Reader: Sam T.
Author: Colleen Houck
Publisher: Random House Children's Books
Pub Date: 08/11/15
Top 25: No
Convince us to read the book: I just wasn't a fan of this book at all. I picked it up thinking it might be an action-packed thriller about Egyptian mythology. Instead, the book begins with Lily, a girl who accidentally bumps into a magical Egyptian prince wandering unseen around a museum, who then casts a spell on her to make her his forced travelling companion. For some reason, he needs to leech off of her life force, which doesn't make sense because he already has solar power. All Lily does is follow him around, fall in love with him, and explain useless cultural references for him which he would have figured out anyway. All Lily seems to talk about is how awesome her "gorgeous sun-god boyfriend" the ever-oblivious Amon is (who isn't even her boyfriend, considering they never really kiss), and indeed he seems to have no faults. He can teleport, can use solar power, can levitate things, can manipulate time, shoot fire from his hands, make his skin glow, and make glowing swords from nothing using magic. Want to look inconspicuous? Amon can use Jedi mind tricks to keep hidden. It seems quite unclear why Lily is actually necessary. Amon's powers seem to be able to do whatever the plot wants them to. Lily, meanwhile, is just along for the ride. And, if not for the fact that Amon's canopic jars have been lost (what sort of Egyptologist forgets to keep that sort of stuff together with the mummy they were found with?) then Lily wouldn't be there at all. Lily seems only to talk about Amon's perfectness and how strict and terrible her parents are. I had to skip multiple paragraphs while trying to read this book because I got tired of Lily focusing more on Amon or on her dull life than on saving the world, which they never really got that far with. There were multiple times where, when reading, I thought, "Okay, Lily, I know you love Amon and he's perfect and your parents are restrictive and whatever. We've already established this almost five times in this chapter now." The "saving the world" part never seems very urgent because they waste time eating, almost-kissing, talking, staring at each other, and dancing at a nightclub in Cairo. By the time they actually began trying to save the world, I had already lost interest. It's also kind of weird how she falls in love with her kidnapper. She just stops being angry at him after a while and suddenly starts falling in love. Also, why does an Egyptian prince have light-ish skin and hazel/green eyes? Is that truly necessary? The characters are paper-thin. I couldn't care less if one (or both) of them were buried by falling rubble in an underground tomb.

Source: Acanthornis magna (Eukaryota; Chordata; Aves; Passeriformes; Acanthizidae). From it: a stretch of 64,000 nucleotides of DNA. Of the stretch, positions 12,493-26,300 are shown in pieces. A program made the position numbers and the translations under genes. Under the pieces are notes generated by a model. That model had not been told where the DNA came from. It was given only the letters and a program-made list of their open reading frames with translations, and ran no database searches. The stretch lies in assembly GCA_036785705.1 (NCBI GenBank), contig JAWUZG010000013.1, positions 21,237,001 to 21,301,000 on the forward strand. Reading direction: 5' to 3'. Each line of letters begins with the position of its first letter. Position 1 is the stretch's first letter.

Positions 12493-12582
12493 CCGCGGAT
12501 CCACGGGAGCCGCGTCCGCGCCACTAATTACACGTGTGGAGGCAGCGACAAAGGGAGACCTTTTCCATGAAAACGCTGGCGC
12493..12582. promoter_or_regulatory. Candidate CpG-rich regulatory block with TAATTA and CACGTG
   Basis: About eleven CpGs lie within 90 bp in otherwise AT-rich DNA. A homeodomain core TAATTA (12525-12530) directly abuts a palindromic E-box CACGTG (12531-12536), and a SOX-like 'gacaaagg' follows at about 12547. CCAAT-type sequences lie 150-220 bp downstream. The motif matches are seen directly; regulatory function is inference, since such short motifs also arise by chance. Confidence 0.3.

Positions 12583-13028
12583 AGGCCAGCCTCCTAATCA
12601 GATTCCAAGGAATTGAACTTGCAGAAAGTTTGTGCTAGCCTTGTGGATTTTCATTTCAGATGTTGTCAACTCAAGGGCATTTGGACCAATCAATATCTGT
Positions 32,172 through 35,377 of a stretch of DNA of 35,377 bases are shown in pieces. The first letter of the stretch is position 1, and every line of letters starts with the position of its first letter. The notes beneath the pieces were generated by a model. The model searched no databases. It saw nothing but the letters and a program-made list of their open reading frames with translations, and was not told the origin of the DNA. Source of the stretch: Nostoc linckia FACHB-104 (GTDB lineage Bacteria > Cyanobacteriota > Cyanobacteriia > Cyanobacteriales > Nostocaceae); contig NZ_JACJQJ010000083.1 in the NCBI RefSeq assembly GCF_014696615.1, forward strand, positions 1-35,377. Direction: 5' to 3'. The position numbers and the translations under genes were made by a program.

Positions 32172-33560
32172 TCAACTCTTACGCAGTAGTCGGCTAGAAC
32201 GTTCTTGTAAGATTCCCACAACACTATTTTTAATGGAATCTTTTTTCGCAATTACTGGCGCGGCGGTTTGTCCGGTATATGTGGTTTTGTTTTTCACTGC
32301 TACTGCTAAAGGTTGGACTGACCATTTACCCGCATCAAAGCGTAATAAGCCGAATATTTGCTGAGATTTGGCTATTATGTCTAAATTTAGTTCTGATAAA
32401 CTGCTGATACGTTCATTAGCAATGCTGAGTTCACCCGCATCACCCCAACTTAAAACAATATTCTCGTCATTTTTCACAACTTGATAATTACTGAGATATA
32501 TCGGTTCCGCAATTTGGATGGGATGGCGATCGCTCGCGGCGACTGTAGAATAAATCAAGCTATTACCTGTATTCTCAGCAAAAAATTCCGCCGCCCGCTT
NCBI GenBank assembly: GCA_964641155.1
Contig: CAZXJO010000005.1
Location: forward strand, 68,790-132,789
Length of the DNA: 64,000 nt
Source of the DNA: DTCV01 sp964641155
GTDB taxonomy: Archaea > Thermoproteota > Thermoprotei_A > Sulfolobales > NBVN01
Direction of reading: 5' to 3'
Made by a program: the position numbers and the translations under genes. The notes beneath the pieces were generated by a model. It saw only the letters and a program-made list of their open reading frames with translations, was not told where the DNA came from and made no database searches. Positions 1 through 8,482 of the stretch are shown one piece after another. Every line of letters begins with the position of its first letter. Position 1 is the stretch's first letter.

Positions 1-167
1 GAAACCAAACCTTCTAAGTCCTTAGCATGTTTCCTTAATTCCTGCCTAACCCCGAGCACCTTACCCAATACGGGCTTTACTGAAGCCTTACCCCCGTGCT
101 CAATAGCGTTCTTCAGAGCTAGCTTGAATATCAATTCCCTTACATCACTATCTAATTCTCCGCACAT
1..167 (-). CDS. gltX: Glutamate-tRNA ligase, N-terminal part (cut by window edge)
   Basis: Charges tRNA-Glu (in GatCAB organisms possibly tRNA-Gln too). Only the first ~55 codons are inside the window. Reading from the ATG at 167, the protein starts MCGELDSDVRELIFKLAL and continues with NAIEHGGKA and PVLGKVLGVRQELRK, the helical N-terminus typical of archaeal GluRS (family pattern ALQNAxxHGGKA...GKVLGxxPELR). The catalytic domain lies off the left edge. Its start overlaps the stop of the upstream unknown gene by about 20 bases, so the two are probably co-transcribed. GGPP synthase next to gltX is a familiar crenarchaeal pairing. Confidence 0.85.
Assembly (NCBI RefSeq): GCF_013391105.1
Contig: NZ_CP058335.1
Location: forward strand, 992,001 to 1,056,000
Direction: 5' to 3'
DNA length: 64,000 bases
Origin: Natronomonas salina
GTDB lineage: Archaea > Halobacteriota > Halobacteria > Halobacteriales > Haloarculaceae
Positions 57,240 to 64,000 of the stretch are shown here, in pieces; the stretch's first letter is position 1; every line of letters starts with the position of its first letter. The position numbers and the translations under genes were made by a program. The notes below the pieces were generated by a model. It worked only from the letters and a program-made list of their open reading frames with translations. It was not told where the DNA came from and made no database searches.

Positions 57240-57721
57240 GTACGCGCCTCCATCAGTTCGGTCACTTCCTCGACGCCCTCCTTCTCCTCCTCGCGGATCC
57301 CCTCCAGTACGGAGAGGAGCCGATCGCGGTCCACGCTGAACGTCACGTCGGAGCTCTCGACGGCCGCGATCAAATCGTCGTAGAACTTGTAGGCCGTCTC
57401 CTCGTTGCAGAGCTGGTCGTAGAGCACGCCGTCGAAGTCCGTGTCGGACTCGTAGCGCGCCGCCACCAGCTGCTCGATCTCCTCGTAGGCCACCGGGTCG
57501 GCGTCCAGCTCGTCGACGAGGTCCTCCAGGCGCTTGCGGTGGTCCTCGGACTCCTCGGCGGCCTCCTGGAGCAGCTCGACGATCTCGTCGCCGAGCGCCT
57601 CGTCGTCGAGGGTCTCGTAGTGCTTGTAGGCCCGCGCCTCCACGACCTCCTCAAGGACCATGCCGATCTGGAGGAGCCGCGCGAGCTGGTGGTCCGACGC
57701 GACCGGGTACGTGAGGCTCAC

Memorable or Forgettable: It seems forgettable because it seems unoriginal. It seems to have taken pieces from Night At The Museum, Twilight (with mummies instead of vampires and without the love triangle), The Mummy, and many other works of fiction. Where originality is needed, it instead relies on well-known tropes of the genre to get by.
Cover: It wasn't that interesting to me, as I was only slightly interested enough when I read the back.
Age Range: 12 through 15
Quality: 2Q - Needs more work
Popularity: 4P - Broad general teen appeal
tags: romance / adventure / Egyptian mythology / ya lit